Health Care Bill Closer to Reality, Child Support to be Extended to 26

by W.F. Price on June 28, 2012

The Supremes have set the stage for the full implementation of Obamacare, and yet people are not fully aware of the consequences of this enormous, bloated bill.

A provision of Obamacare that divorced fathers ought to pay close attention to is the extension of “dependent children” to age 26 (from Cornell’s law blog):

Grandfathered Health Plans

Under the Affordable Care Act, current health plans that existed at the time the Act was signed were “grandfathered” into the Act. This was meant to allow people to maintain the insurance coverage they already possessed. Under the Act, grandfathered health plans are exempted from certain requirements that the Act imposed. For example, grandfathered health plans are not required to impose limits on out-of-pocket costs for their users. New plans are required to provide their participants with “essential health benefits,” as determined by the Secretary of Health and Human Services; grandfathered health plans are not subject to these requirements. However, certain requirements do apply alike to the new plans and the grandfathered health plans. These include extending the age of dependent children to age 26. Also, both types of plan are prohibited from placing a monetary limit on lifetime coverage.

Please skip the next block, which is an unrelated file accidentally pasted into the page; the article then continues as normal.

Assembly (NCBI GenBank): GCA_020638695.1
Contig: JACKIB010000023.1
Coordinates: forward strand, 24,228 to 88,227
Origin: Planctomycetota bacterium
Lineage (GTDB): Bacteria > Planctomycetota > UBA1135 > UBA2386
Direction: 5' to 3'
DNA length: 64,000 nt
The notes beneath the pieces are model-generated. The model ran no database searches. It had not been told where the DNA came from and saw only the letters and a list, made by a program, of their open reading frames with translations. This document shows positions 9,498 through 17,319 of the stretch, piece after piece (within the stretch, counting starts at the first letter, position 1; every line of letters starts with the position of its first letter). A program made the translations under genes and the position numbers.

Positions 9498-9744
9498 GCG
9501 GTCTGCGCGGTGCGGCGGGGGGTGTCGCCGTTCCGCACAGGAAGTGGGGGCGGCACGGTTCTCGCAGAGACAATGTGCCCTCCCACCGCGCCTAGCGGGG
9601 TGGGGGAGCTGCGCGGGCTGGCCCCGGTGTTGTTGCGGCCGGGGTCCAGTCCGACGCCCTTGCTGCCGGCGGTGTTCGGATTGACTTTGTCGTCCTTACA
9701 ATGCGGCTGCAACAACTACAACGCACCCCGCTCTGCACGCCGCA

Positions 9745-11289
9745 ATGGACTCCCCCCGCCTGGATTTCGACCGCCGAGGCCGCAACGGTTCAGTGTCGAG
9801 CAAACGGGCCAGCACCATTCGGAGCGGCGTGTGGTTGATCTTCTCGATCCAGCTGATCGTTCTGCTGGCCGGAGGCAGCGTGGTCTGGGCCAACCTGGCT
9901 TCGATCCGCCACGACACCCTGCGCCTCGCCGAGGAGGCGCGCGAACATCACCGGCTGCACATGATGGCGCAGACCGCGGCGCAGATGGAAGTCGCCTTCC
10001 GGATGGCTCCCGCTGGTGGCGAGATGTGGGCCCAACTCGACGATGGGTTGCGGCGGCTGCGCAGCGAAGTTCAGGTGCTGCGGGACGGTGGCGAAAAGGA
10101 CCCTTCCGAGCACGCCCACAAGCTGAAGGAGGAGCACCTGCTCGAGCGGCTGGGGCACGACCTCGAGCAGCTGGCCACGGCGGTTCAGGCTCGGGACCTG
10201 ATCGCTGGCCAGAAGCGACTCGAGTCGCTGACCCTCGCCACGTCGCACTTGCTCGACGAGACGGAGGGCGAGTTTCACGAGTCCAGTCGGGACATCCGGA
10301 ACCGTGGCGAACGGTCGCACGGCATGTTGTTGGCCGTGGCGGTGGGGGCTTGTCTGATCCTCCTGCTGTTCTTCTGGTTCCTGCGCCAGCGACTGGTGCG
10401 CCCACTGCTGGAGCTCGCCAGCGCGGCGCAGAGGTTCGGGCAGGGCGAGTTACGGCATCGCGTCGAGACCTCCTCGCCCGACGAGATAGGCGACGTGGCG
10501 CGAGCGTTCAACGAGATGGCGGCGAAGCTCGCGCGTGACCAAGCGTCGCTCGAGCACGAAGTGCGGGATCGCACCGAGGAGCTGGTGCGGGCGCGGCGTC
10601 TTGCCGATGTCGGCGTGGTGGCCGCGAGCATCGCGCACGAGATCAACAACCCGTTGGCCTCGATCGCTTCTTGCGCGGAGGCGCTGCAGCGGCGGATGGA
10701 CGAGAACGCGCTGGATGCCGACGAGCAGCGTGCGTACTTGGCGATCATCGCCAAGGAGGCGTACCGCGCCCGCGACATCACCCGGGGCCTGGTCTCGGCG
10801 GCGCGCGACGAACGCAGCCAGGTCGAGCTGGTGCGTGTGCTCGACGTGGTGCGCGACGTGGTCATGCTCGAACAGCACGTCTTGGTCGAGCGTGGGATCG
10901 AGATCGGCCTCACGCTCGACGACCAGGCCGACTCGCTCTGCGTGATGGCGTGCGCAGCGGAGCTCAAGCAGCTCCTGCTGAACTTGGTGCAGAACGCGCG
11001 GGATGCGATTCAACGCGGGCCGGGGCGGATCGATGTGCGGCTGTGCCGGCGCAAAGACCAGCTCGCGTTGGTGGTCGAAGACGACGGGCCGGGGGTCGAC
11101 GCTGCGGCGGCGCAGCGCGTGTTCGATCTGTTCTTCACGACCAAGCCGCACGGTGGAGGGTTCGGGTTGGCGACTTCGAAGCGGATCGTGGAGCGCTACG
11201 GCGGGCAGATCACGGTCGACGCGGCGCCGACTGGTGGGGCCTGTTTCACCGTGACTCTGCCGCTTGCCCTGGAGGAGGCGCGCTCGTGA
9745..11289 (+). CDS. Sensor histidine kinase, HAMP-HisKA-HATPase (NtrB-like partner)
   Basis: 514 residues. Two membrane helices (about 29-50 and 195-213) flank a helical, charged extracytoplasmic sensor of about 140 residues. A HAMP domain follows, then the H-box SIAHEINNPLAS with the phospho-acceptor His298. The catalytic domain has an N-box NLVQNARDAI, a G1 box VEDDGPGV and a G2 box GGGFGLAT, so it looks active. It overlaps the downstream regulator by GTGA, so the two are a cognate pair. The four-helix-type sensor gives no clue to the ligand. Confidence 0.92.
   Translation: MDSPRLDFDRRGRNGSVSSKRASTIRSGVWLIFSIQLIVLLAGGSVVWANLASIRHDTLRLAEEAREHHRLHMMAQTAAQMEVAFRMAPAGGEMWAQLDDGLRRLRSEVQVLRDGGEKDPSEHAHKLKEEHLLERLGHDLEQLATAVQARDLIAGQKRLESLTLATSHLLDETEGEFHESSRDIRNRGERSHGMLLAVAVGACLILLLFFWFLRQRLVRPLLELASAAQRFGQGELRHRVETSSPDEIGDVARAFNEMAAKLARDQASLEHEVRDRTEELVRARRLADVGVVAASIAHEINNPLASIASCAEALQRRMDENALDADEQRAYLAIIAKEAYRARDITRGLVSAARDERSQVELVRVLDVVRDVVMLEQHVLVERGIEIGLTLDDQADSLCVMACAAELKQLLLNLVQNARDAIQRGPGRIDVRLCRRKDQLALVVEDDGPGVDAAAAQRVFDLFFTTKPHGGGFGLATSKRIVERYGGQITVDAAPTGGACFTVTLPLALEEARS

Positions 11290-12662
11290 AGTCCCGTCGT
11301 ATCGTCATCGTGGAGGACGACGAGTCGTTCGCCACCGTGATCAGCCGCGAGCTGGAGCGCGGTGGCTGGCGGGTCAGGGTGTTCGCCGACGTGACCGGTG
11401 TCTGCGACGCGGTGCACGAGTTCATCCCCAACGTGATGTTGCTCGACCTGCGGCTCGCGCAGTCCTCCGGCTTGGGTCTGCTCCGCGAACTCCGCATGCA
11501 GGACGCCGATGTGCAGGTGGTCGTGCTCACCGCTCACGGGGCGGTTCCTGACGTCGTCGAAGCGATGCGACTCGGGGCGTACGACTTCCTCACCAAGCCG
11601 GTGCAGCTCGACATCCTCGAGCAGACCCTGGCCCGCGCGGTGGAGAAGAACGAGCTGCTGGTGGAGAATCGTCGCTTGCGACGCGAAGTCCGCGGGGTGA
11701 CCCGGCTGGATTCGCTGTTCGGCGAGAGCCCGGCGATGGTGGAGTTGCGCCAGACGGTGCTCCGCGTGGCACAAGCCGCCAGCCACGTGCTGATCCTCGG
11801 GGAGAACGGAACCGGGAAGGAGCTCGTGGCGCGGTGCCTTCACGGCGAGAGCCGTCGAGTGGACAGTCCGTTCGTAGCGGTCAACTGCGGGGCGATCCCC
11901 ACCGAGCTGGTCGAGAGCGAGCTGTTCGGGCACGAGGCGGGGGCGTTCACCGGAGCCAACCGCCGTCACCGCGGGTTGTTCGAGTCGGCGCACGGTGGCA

Although there’s nothing wrong with fathers helping out adult children, the problem here is that the if the custodial parent (overwhelmingly the mother) continues to claim the child as a dependent, guess who gets the checks?

This will simply incentivize mothers to keep children “dependent” as long as possible, possibly through having them go to school beyond what’s necessary, take superfluous classes, etc.

The days when child support ended at 18 are long over. Now, women are entitled to payments from babydaddy for a full third (or more) of his natural life, and more than half of his working life.

Obamacare is indeed a tax, and guess who’s going to be footing most of the bill?

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